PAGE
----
From Figure 18, we can see that the extreme current tolerance is also improved due to the use of an improved linear regulator circuit. In order to achieve this very extreme extreme current tolerance, our solution must be further refined to suit the needs of some special users.
If you consider the current tolerance below 90Vac, you can get:
This can be achieved if the tolerances above 90 Vac are substantially the same; therefore, Figure 19 shows an alternative suggested approach.
Figure 19 Linear regulator improvement circuit below 120Vac to 140Vac
The pin 5 voltage calculation method of LM3445/LM3444 is shown in Figure 20 and Figure 21:
Figure 20 LM3445/LM3444 pin 5 voltage when adding the circuit of Figure 20.
Figure 21 shows a significant improvement in linear regulation after using the circuit of Figure 19.
From the previous analysis, we can conclude that this circuit can help improve linear regulation. However, if the current tolerance of the line voltage compensation circuit is used to meet mass production requirements, this additional diode circuit cannot be used. However, if there is extra space in the PCB layout, TI still recommends using this additional diode circuit in the actual design.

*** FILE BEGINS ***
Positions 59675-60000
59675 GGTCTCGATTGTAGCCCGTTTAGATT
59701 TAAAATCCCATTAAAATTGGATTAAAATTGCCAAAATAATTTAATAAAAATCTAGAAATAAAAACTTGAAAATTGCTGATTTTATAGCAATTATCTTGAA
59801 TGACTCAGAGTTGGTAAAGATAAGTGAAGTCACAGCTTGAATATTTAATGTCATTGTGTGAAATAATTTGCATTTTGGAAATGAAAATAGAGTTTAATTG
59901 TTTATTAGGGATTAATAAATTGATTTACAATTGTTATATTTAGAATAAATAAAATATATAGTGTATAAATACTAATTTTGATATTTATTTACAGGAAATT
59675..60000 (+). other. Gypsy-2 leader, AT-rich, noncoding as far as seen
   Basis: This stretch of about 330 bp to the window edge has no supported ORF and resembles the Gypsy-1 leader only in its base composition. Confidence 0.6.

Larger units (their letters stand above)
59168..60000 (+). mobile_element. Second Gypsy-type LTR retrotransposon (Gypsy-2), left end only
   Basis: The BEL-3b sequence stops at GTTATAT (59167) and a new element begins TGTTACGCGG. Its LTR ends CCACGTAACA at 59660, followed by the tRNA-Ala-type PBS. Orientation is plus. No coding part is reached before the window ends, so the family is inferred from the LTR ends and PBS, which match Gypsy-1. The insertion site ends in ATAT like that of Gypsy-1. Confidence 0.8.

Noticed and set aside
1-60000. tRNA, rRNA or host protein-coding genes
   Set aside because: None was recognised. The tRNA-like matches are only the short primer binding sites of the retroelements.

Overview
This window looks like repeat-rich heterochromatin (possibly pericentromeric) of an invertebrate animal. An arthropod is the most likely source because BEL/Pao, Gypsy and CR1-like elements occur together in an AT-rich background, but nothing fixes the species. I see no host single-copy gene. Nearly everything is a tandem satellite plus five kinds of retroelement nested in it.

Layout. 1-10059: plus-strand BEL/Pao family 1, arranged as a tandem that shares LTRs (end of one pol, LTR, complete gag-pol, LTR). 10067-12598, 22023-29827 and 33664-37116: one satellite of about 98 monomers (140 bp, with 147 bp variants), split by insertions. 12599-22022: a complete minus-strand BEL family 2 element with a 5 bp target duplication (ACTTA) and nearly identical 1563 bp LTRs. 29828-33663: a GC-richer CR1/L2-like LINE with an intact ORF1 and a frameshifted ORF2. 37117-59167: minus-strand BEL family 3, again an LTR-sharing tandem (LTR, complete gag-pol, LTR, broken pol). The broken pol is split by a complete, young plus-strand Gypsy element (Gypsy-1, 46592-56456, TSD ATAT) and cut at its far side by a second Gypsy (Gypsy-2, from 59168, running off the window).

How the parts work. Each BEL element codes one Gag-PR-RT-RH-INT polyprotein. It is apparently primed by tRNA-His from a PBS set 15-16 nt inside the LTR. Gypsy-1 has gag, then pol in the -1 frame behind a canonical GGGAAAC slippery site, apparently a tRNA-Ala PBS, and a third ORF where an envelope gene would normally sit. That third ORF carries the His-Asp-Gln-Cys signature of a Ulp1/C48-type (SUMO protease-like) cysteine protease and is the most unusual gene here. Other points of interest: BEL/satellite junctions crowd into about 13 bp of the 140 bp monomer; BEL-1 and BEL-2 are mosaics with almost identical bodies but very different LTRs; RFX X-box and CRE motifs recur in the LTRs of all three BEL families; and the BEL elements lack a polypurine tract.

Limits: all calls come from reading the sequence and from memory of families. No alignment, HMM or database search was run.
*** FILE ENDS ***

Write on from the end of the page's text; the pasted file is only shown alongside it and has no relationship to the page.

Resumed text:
Finally, Figure 22 shows a complete improvement solution for the alternative method.
Figure 22 Alternative solution to dramatically improve linear regulation
Based on the traditional non-isolated LM3444/LM3445, this paper thoroughly analyzes the output current linear regulation and current tolerance. The result is that linear regulation is not ideal. To solve this problem, we propose an improved solution. In addition, we also describe linear regulation and total current tolerance. We demonstrate the feasibility of this solution through theoretical analysis and practical experiments.